We are interested in whether individual neurons in these regions keep track of where we are in ‘cognitive’ space. We are also interested in whether some neurons represent rule structures more generally, independent of the specific stimuli that instantiate them. How do these individual neurons then form circuits that can dynamically interpret sensory stimuli in light of the ongoing rule, and dynamically reconfigure their activity to represent new information? How does the network switch back and forth between different sub-rules without interference? What neural signatures are associated with errors that would indicate a failure of this process?
In collaboration with researchers at Google DeepMind, we hope to further understand this process by simulating it in silico using deep learning models. Recent artificial neural networks models of brain circuits have shed light on the circuit mechanisms underlying a myriad of perceptual and cognitive processes - all the way from basic processing in the retina to complex, context-dependent perceptual decision-making. Using the same models that have led to remarkable advances in AI - deep reinforcement learning models - we hope to better understand the brain mechanisms underlying this remarkable human ability.
Investigating the Physiology of Controlled Decision-Making in Human Prefrontal Cortex
Every day we are faced with decisions that require fast but accurate actions. ‘Cognitive control’ refers to our ability to optimize our behavior to meet the demands of our ever-changing world. For example, when driving in traffic, we must pay attention to relevant factors such as speed, distance to destination and the presence of other drivers. We must also prevent ourselves from being too distracted by signals that are irrelevant to driving, such as music or children arguing with each other in the back seat. All of these dynamic processes occur while keeping our long-term goals in mind. The human prefrontal cortex (PFC) is the most evolutionarily advanced region of our brains. Across thousands of years, the PFC has developed specialized neuronal networks for making quick and accurate decisions. The PFC also coordinates with brain regions such as the hippocampus to encode spatial and memory representations. In our lab, we have designed complex cognitive tasks that evoke distinct components of cognitive control and decision-making. These tasks have rules that change after a certain number of iterations. We seek to answer questions such as, 'How does the brain quickly adjust to new scenarios and stimulus-response patterns?' We use a combination of single-unit and local field potential (LFP) recordings from neurosurgical patients to answer these questions.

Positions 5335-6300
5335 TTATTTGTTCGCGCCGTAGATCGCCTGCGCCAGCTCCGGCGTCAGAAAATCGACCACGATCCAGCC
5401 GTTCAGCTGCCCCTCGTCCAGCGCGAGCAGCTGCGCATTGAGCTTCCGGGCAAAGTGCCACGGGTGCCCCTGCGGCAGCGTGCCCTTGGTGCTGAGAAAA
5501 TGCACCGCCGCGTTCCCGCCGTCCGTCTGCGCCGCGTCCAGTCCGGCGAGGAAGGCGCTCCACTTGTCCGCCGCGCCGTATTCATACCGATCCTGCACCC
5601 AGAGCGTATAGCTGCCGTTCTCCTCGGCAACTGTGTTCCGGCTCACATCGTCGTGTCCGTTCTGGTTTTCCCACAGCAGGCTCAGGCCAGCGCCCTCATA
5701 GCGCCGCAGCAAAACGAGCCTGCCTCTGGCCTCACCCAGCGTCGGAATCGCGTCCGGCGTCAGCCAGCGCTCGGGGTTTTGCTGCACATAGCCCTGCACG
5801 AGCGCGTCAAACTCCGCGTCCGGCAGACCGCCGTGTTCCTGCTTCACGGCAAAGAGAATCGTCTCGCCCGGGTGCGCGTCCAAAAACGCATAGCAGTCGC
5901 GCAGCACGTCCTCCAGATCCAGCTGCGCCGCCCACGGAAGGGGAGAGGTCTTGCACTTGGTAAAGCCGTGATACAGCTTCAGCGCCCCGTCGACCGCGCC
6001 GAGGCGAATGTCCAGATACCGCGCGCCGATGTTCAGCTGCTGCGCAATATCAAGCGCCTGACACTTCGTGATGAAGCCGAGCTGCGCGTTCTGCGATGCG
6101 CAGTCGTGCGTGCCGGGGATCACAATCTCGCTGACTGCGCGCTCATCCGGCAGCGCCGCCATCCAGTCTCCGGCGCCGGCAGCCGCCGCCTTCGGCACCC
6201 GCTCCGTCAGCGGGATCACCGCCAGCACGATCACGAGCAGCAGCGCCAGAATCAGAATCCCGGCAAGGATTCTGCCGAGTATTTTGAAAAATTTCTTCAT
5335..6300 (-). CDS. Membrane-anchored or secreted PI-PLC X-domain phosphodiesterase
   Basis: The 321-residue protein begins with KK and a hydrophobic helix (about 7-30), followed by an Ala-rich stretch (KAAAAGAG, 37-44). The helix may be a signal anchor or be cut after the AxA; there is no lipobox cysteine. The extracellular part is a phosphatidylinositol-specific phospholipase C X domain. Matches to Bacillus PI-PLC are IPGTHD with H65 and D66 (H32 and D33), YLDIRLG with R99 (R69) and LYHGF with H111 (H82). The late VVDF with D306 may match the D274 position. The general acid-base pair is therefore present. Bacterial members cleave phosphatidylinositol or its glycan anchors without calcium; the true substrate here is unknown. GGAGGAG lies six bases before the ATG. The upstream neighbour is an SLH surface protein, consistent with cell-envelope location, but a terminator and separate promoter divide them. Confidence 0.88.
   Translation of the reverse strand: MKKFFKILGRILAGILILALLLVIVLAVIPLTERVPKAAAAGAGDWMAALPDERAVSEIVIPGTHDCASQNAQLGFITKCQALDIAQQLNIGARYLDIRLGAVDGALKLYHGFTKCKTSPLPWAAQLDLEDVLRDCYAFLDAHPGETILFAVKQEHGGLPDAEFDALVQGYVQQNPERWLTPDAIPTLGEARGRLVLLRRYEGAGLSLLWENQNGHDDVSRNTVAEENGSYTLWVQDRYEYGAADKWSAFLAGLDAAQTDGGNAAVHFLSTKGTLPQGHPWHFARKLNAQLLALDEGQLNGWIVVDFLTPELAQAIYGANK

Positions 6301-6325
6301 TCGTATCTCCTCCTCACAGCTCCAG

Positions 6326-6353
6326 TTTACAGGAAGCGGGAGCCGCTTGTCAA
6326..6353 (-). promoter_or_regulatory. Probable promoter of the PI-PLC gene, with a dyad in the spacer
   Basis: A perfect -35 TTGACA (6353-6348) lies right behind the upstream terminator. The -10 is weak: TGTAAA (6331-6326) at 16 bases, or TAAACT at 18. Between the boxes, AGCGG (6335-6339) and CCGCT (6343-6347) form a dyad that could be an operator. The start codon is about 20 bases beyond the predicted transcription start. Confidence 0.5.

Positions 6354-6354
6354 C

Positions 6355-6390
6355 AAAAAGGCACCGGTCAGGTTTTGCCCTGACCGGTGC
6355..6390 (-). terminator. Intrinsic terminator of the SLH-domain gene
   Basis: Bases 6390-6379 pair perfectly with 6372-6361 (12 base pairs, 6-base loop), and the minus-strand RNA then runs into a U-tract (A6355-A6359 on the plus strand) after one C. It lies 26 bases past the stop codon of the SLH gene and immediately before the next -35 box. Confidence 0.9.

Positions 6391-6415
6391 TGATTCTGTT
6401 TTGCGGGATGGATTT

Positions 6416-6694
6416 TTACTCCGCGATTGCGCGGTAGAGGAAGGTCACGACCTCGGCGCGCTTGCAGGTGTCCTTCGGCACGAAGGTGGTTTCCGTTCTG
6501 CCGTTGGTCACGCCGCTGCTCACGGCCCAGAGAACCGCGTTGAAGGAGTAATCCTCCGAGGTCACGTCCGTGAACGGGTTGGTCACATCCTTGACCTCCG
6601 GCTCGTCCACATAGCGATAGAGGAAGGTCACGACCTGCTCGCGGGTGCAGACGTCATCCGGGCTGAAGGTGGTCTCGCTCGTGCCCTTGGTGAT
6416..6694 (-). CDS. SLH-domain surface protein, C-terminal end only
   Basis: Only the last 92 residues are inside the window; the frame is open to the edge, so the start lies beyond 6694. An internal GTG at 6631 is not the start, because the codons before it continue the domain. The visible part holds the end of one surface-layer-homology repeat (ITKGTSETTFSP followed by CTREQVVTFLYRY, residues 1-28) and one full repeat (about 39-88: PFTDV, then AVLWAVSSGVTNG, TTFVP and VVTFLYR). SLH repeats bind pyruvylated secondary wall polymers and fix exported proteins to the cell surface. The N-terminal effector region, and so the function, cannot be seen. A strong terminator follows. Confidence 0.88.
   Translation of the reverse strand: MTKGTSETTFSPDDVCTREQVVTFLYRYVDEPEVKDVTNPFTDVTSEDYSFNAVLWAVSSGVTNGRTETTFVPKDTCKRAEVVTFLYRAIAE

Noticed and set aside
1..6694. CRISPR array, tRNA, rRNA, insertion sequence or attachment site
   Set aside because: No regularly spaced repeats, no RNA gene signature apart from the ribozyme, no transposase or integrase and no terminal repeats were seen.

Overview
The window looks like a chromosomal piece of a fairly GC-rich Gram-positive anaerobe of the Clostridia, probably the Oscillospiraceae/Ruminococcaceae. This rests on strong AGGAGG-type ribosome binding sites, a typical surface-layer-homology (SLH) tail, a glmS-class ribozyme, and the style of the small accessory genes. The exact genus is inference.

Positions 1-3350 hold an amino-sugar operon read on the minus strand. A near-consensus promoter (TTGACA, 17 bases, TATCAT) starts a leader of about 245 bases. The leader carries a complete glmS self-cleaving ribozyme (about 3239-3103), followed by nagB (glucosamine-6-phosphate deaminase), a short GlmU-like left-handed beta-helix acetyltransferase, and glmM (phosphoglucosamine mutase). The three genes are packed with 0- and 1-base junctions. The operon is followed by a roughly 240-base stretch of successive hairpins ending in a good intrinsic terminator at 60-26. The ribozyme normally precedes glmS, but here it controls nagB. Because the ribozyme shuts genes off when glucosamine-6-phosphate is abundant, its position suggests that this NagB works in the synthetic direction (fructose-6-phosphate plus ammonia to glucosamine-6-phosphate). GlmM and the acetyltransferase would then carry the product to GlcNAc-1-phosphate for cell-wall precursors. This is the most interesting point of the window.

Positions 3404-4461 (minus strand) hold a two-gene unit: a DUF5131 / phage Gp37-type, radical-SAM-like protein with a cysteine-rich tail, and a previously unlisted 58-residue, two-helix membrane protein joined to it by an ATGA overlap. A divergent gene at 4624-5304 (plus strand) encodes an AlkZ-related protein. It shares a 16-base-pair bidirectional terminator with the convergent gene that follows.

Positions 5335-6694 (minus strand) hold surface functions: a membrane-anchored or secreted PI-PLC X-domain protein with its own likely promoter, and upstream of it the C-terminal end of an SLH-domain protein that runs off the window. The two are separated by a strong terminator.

Investigating Cortical and Basal Ganglia Networks Involved in Disorders of Mental Health
Patients with certain psychiatric disorders that are resistant to conventional treatment strategies may be candidates for surgical intervention. Studies over the past decade have shown extremely promising results for the surgical treatment of obsessive-compulsive disorder (OCD) and major depressive disorder (MDD), and many others are under investigation. The two types of surgical procedures currently available are stereotactic lesions and deep brain stimulation (DBS). By their stereotactic nature, both of these procedures target specific brain regions, putative nodes in a behavioral circuit whose function has gone awry. We use imaging analysis techniques such as diffusion tensor imaging (DTI), task-based and resting state functional MRI to study the structure of cortical and subcortical circuits in individuals with OCD, MDD, and other psychiatric conditions. We are interested in identifying structural or functional predictors of clinical response, as well as studying longitudinal changes over time.
Developing Novel Targets and Indications for Neuromodulation
The field of neuromodulation is undergoing a rapid expansion. Experimental studies and clinical trials are underway for a variety of neurological and psychiatric diseases. We collaborate closely with clinicians and scientists in the Departments of Psychiatry, Neurology, Neuroscience, Engineering, and others to develop new targets and indications for neuromodulation. Parallel investigations across species models and scale (synapses, cells, networks, behavior) allow information to flow back-and-forth between the lab and clinic, facilitating the advancement of our understanding of the system and how to therapeutically modulate it.